Last summer, Alisa Soropia gave out rosaries to local children during a mission trip to Iloilo, Philippines. Photo courtesy of the Association of Rosary Makers)

Rosary making turned into life’s ministry

  • May 11, 2016

TORONTO – It is a collection of beads hung on a chain or a piece of rope, anchored by a cross. The rosary may not look like much but it is one of the most powerful spiritual weapons Catholics can carry.

This is why a small, devoted group’s mission is to bring this weapon to the hands of people across the globe. The Association of Rosary Makers is a network of local groups in Ontario and Alberta that makes rosaries and gives them to anyone who needs one.

Last year, Rosary Makers gave out almost 50,000 rosaries to missions in Canada and around the world. Each rosary was handmade by dedicated volunteers who have taken up this work as their life’s ministry.

“We’re not a charitable (organization). We’re all self-supporting,” said John Biafore, founder and administrator of the association. “We work together as a group and we do God’s work. God bless all our rosary makers because if they didn’t make them, we wouldn’t be able to give them.”

Biafore and Vince Solcz founded the association in 2010 to unite local rosary maker groups and share resources. All the groups met through their main supplier, the John Bead Corporation, a major crafts supplier based in Toronto.

At least twice a year, the rosary makers gather at the Marian Shrine of Gratitude with the rosaries they’ve made to pray and distribute them to local missions. Through the association’s network, rosaries are given to prison apostolates, the Canadian armed forces and taken on mission trips around the world. Each group decides on their own mission projects.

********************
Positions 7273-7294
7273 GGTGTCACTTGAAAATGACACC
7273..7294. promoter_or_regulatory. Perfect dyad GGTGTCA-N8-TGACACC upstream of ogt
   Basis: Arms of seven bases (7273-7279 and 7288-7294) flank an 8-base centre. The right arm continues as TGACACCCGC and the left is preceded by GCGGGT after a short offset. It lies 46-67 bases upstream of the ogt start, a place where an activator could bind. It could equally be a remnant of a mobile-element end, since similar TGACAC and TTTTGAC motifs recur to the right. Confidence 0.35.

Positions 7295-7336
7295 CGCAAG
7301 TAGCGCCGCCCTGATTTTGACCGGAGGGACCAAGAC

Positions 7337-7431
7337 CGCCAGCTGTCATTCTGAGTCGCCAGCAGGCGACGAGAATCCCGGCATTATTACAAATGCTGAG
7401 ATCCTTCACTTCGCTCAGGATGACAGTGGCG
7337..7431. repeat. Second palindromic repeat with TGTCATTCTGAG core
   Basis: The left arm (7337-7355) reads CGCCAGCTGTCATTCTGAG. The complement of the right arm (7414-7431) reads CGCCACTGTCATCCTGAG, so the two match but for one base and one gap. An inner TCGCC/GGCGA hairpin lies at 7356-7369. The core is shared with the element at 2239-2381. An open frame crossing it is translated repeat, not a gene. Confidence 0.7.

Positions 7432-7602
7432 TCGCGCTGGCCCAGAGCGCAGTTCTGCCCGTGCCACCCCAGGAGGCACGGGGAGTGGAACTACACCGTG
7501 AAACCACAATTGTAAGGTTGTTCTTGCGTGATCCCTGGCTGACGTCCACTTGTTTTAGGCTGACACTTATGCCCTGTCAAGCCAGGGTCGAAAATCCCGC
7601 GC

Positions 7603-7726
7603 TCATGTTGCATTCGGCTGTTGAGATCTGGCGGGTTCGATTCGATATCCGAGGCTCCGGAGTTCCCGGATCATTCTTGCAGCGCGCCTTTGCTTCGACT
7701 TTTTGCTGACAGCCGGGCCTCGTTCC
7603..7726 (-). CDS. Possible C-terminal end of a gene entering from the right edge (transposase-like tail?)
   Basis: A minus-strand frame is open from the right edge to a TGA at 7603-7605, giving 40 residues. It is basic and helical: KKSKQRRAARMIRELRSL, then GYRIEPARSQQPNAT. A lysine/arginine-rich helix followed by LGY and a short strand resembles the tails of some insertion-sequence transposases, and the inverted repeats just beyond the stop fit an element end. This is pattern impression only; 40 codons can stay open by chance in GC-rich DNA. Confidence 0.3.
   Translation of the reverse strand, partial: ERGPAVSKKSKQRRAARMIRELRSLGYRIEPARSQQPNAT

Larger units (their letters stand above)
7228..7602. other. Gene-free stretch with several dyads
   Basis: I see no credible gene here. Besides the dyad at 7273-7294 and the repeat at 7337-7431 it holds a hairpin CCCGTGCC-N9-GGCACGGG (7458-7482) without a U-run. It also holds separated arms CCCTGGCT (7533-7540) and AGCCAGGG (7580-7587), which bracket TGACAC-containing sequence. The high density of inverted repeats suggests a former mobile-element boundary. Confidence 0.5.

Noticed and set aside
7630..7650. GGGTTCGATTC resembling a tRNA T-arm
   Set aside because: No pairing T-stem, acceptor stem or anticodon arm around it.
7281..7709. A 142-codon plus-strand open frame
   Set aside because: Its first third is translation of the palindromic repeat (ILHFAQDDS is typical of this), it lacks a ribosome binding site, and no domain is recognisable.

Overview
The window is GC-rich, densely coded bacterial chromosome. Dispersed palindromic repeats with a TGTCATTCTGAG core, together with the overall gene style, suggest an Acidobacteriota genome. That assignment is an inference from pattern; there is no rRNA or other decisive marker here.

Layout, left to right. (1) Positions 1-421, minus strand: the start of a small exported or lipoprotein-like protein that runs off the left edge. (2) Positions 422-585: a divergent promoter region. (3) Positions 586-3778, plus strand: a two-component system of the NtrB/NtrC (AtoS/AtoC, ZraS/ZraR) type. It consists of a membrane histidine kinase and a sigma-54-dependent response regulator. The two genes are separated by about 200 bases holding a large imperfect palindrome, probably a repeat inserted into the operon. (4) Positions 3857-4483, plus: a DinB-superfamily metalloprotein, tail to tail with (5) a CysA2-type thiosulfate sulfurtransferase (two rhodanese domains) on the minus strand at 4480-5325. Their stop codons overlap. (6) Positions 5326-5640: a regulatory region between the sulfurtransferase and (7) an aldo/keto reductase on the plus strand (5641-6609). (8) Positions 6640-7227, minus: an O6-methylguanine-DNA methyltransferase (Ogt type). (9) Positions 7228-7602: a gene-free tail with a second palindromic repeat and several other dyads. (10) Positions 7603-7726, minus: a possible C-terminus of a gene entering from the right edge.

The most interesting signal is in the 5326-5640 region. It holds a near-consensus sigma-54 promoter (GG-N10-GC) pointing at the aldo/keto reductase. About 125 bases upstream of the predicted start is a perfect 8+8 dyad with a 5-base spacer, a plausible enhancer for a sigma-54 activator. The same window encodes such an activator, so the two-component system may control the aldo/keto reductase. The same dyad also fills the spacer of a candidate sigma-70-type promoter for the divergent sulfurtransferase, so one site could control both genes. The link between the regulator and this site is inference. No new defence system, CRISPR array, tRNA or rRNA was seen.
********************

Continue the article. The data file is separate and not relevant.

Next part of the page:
“Right now, we’re looking for rosaries that we would ship to Peru and Belize,” said Marilynne Feeney, secretary of the Association of Rosary Makers. “We’ve connected with Catholic Missions In Canada and we’re going to send (rosaries) to them. We’d like to send them up north.”

Feeney, based in Waterloo, Ont., runs her own local group called the Canadian Rosary Brigade. She and eight other rosary makers visit local schools where they teach students the origins of the rosary as they learn to make them.

“They’ve picked the colour. They’ve put the beads on. They’ve counted it and it puts it in their heads how exactly to say this,” said Feeney. “They’ve put time and effort in making it for themselves, so hopefully, it’s something that is going to stick in their heads.”

Feeney said their ministry not only helps the students learn about the devotion to the rosary, it also helps the group of retirees do meaningful work.

“I find that for a lot of people, it helps get us through emotional times, painful times. It helps get us through some spiritual needs we have or it just fills that void of what else am I going to do,” said Feeney. “Both ladies in our group who are over 80, it gives them a sense of purpose to get up and make rosaries every day.”

Once the rosaries have been made, Feeney will ship most of them to Biafore at the Marian Shrine of Gratitude. Many people from across the Greater Toronto Area visit the shrine and he meets people who will help spread their ministry worldwide.

Alisa Soropia is a member of Our Mother of Perpetual Help Rosary Makers in Scarborough. Every summer, she picks up a suitcase full of rosaries to bring to the Philippines on a mission with the Legion of Mary.

“I teach catechism in the schools and at the same time, I’m distributing my rosaries and teaching them how to pray the rosary,” said Soropia.

Soropia has been devoted to the rosary and to Our Mother of Perpetual Help since she was a college student. Now, as a retiree and part-time missionary, she is using her time to be in service to her home country.

She said the Association of Rosary Makers has been a big part of her ministry, although it can sometimes be tough. Many of the groups rely on individual donations, but because it is not a charitable organization, the rosary makers often find themselves buying supplies out of their own pocket. 

Still, Soropia said the Blessed Mother is faithful to them and they are never without help. “So far, the Blessed Virgin Mary never fails me,” she said.

(For more information, visit

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